Tuesday, August 9, 2011

Flying Foxes 10/8/11

Flying Foxes

A bat expert has blamed sloppy horse management for a number of Hendra outbreaks. Twelve horses have died in Hendra outbreaks across Queensland and NSW in recent weeks, prompting calls from political leaders and the community for bats to be culled. Bats are believed to transmit the virus through body secretions to horses, which can in turn infect humans. Dozens of people who came into contact with the sick horses are being monitored and will undergo three rounds of blood tests over 21 days before they can be cleared of contracting it. WWF bat expert Dr Martin Taylor said horse owners needed to heed better hygiene and horse management. "I think sloppy horse management [is to blame]," Dr Taylor said. "Horses are the animals that transmit the virus to humans, it's not bats. "Nobody is calling for a mass culling of horses are they? "The solution to rare diseases like this is good hygiene. "The bubonic plague was defeated by good hygiene." Horse owners are advised not to leave horses, food and water troughs near trees inhabited by bats.

Meanwhile, wildlife ecologist Dr Chris Tidemann has challenged the notion that bat numbers are in decline and should be protected. The grey-headed bat is listed as vulnerable to extinction under Commonwealth law and, in Queensland, it's illegal to kill any bat species as they are protected. "Over the last few years, there's been a steady increase in the presence of grey-headed flying foxes all over the place," he told ABC Online today. "Animals are not just camping [in new places] but dropping young [there]. "That's been happening all over the place, and that's a sign of an expanding population." But Dr Taylor said it would be devastating to Australia's rainforests to lift protections for bats. "Bats are very critical pollinators and food disperses, that's why they are so important to keeping our forests growing and healthy," Dr Taylor said. * AAP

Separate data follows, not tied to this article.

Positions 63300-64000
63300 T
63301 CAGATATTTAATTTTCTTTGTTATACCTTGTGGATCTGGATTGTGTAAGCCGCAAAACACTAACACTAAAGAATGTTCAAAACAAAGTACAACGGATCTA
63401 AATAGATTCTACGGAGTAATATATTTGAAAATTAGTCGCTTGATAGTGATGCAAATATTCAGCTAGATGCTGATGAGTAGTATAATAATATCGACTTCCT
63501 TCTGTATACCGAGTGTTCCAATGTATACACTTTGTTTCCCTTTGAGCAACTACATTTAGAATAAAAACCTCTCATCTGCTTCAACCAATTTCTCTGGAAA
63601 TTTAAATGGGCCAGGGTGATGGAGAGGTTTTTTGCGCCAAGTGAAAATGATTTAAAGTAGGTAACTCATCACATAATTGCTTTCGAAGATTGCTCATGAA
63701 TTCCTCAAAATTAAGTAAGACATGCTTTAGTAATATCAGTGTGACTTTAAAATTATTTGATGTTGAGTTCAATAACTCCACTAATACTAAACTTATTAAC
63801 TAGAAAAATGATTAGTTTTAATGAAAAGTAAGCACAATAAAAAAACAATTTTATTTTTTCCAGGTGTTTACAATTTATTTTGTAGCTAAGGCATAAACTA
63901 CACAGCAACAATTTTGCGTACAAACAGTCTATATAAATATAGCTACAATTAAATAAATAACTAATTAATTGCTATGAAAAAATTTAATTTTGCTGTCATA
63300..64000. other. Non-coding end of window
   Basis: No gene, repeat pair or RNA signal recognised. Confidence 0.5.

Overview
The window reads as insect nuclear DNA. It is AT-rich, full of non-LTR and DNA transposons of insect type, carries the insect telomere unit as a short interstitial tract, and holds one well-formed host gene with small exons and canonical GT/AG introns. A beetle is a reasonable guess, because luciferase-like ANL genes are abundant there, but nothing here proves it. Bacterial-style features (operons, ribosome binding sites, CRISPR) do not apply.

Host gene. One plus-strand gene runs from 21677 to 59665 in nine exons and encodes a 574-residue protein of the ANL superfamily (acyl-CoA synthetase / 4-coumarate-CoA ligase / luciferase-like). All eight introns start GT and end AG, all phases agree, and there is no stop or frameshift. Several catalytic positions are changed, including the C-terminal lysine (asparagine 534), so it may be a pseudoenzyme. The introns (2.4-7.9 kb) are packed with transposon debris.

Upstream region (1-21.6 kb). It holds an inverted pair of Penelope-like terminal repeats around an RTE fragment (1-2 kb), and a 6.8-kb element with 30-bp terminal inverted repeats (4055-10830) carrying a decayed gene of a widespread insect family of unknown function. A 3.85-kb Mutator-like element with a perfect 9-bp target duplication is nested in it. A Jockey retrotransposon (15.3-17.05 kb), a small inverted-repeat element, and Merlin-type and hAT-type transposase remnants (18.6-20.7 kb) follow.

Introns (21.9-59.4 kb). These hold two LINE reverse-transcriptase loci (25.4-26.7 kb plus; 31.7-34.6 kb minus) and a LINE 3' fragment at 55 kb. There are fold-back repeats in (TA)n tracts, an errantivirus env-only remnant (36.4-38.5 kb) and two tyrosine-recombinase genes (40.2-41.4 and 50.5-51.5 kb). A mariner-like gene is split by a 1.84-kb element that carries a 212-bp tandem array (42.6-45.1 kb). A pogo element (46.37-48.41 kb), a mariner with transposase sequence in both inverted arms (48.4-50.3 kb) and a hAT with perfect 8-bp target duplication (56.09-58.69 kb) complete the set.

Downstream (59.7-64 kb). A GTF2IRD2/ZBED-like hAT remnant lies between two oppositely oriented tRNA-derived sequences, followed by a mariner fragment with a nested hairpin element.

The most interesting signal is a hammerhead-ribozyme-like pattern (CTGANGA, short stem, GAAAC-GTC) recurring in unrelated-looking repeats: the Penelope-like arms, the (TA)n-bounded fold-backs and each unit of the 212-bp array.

Ed Comment; It was Chris Tideman who was responsible for the planned culling of the Melbourne Botanic Gardens Flying Foxes, but the cull was stopped by community outrage and political pressure. Tideman is an "ecologist" how likes to manage environmental issues by killing wildlife.